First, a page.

12/06/2014

1920s Harmony-made Supertone 2-Point Flatback Mandolin




These Harmony-made 2-point mandos are of course very cool but they have several design issues that mean that most of them have failed neck joints (or worse yet, collapsed necks bearing down into the top as this one had) and sagging tops near the bridge. This makes them unplayable even though the actual build quality of the materials is fairly good.

The upshot? When these are fixed up they're super and they look and feel flashy.



I worked on this for a customer and that work was heavier than usual: I reset the neck, replaced the fretboard, rebraced the upper bout to correct the usual neck-dive problems associated with this build, made a new nut, and then compensated and re-fit the original bridge and set it up with an extra-light (32w-9) set of strings.

The end result is a modern-feeling instrument with a great vintage sound that's actually quite similar to flatback Vegas of the time rather than what this originally would've sounded like: good, loud, but overly-warm and muddy on the treble.

There are reasons for the uprgade in sound: the neck joint is now nice and tight, the fretboard is a good thick rosewood one (= more stiffness in the neck), and I changed the scale length from 14" (which puts too much tension on the instrument's build and single-braced top) to 13 1/8" instead. This relocated the bridge higher up on the body and closer to the single brace that crosses the top below the soundhole. What this does for the sound is to clean it up, add a bit of punch, and make the instrument far more tuning-stable (as the old location, in a basically unbraced portion of the top, means the top sags under tension).

Decreasing the scale also lowers the tension added to the top quite a bit which means the instrument itself is under a lot less inefficient stress which is more conducive to producing better tone.


Rosewood-veneered headstock with bone nut.


I used almost-medium frets when fretting the new board and used some funkier abalone dots to sort-of simulate the mixed-color pearl that the original board had. I can't overestimate the difference new frets will make on an old instrument... especially on an old mandolin... where the original frets are often tiny.

Still, I probably wouldn't have replaced the board (and instead opted for an even lighter set of strings and my usual fret level/dress) if the board had not been entirely loose, mealy, and next to useless. For example, after deciding not to use it, I was able to snap the original board in half between two fingers (I was curious). This is due to the fact that Harmony often used maple fretboards that were "ebonized" for a black appearance. Over time the stain/dye eats up the board and makes it brittle.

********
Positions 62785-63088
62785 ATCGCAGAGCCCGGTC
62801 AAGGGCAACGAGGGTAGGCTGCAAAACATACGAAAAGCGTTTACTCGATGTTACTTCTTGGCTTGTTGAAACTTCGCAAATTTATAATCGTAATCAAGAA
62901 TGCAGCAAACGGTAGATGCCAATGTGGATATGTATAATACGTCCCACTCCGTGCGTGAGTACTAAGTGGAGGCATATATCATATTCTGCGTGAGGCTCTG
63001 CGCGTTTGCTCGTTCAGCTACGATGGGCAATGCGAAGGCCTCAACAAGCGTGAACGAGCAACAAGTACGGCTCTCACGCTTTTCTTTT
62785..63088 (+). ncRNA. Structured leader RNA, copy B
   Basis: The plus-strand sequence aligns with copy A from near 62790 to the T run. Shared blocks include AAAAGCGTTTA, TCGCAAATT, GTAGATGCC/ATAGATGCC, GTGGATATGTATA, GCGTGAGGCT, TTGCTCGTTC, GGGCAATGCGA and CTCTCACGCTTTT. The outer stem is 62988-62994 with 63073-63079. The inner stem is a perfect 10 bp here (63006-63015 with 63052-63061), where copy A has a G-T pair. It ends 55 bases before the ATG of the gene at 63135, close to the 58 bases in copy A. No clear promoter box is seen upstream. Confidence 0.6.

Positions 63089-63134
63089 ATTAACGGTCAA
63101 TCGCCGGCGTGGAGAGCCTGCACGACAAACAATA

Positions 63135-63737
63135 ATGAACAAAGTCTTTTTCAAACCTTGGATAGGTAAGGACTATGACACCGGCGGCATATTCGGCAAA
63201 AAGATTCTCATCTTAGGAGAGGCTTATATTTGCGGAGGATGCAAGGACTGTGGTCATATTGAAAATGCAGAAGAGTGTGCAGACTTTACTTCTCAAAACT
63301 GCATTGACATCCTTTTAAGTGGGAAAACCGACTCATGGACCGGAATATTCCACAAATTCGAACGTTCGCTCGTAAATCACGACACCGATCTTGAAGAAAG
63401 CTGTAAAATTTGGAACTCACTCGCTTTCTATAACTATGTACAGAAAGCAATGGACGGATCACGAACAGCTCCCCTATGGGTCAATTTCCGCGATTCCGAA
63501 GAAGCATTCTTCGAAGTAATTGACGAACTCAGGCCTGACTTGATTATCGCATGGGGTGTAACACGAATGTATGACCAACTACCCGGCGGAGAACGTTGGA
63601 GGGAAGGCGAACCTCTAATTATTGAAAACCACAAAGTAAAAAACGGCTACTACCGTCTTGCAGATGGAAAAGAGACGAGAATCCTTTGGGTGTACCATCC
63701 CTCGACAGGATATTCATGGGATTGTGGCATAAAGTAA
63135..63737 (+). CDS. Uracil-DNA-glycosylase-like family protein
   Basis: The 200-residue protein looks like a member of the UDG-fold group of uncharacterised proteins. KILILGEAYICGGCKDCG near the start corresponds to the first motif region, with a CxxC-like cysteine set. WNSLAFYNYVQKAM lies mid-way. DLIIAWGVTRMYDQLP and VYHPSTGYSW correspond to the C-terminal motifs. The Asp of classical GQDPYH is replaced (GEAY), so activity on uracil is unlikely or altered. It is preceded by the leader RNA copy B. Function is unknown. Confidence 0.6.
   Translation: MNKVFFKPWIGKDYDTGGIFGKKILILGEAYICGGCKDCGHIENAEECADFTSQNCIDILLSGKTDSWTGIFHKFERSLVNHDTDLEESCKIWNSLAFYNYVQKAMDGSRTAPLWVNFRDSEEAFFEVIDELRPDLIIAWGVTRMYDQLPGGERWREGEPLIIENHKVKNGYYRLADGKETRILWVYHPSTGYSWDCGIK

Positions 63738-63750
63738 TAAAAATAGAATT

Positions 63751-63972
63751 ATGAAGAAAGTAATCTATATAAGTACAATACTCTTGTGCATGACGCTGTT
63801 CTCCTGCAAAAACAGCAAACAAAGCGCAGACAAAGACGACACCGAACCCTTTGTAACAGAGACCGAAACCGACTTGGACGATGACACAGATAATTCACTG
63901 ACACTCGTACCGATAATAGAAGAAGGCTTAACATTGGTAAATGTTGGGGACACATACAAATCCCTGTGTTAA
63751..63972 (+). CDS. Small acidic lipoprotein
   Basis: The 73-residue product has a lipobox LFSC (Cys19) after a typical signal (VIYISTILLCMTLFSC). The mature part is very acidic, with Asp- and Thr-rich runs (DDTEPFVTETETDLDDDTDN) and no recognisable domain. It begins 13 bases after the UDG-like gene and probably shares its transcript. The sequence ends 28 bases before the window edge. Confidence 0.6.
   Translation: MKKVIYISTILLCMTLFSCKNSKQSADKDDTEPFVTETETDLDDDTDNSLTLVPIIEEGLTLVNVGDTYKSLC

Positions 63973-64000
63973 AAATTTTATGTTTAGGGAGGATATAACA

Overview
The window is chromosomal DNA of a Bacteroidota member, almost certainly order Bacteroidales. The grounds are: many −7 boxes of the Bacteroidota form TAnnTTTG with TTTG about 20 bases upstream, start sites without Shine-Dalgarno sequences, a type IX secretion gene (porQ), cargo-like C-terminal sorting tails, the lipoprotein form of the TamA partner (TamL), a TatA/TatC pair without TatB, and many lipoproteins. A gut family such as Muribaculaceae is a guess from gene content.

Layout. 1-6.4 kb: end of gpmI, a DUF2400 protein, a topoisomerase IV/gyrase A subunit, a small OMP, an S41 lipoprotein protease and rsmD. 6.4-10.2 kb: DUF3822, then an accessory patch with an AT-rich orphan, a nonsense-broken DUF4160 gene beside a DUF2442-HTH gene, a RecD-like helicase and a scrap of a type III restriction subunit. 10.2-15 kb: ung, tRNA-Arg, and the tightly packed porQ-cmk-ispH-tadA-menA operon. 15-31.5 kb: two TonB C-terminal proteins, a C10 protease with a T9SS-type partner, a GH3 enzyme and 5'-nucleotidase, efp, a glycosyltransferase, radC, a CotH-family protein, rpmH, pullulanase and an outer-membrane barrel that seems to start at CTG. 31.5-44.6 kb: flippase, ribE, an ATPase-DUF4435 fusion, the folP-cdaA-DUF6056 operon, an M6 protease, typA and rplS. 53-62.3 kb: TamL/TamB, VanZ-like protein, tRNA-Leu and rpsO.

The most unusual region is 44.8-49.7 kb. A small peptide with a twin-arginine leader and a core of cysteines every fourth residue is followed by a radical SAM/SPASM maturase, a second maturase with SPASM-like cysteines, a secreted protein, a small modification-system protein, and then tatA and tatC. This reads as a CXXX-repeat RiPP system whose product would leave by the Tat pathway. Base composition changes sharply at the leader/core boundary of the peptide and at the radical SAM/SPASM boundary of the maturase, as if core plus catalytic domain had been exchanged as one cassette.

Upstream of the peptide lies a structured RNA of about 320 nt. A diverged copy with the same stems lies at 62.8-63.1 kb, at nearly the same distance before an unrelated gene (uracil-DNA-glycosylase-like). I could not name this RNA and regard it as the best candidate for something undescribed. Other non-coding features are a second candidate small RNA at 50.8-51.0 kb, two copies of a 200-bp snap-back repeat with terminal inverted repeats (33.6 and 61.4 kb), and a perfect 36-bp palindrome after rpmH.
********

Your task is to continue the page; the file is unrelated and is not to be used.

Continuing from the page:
It's a pretty instrument and I love the tortoise celluloid inset pickguard and the cool green/brown/yellow/black purfling.


The original bridge was still useful so I compensated it and fit it a bit better to the top (it was curved on the bottom from sagging into the old, less-braced location which is "ghosted" below it). It's made from ebonized maple with a bone saddle.

I should've mentioned earlier that I also had to reglue that said main-brace at one wing and glue up that pickguard/compression crack (small) on the top to the left of the pickguard's edge.


Nice tailpiece...



The mahogany back, sides and neck are all in good order and crack-free.


The recessed tuners work well after a lube and I also screwed them down into the headstock to improve tuning stability. Believe it or not but Harmony rarely ever screwed-down the tuners they "recessed" into their headstocks like this. Instead they're left shoved-into but free-floating in the routs for their backplates.

Why? I have no idea. Maybe they thought the strings would hold them tight in the slots or the coverplate would keep them from falling out or they were worried that the workers, being rushed, would pop the mounting screws right through the front of the headstock.

It's stupid, but both Harmony and several other makers chose not to mount their tuners correctly. Careful selection of very tiny screws and 5 minutes' worth of installing them would, I'm sure, have saved a zillion headaches with these instruments when they were fresh from the factory.


I didn't trust the sorta shabby joint even after a reglue so I "camouflage bolted" it as well. Convenient strap-hanger, too.






There's the Supertone label (sold through Sears).

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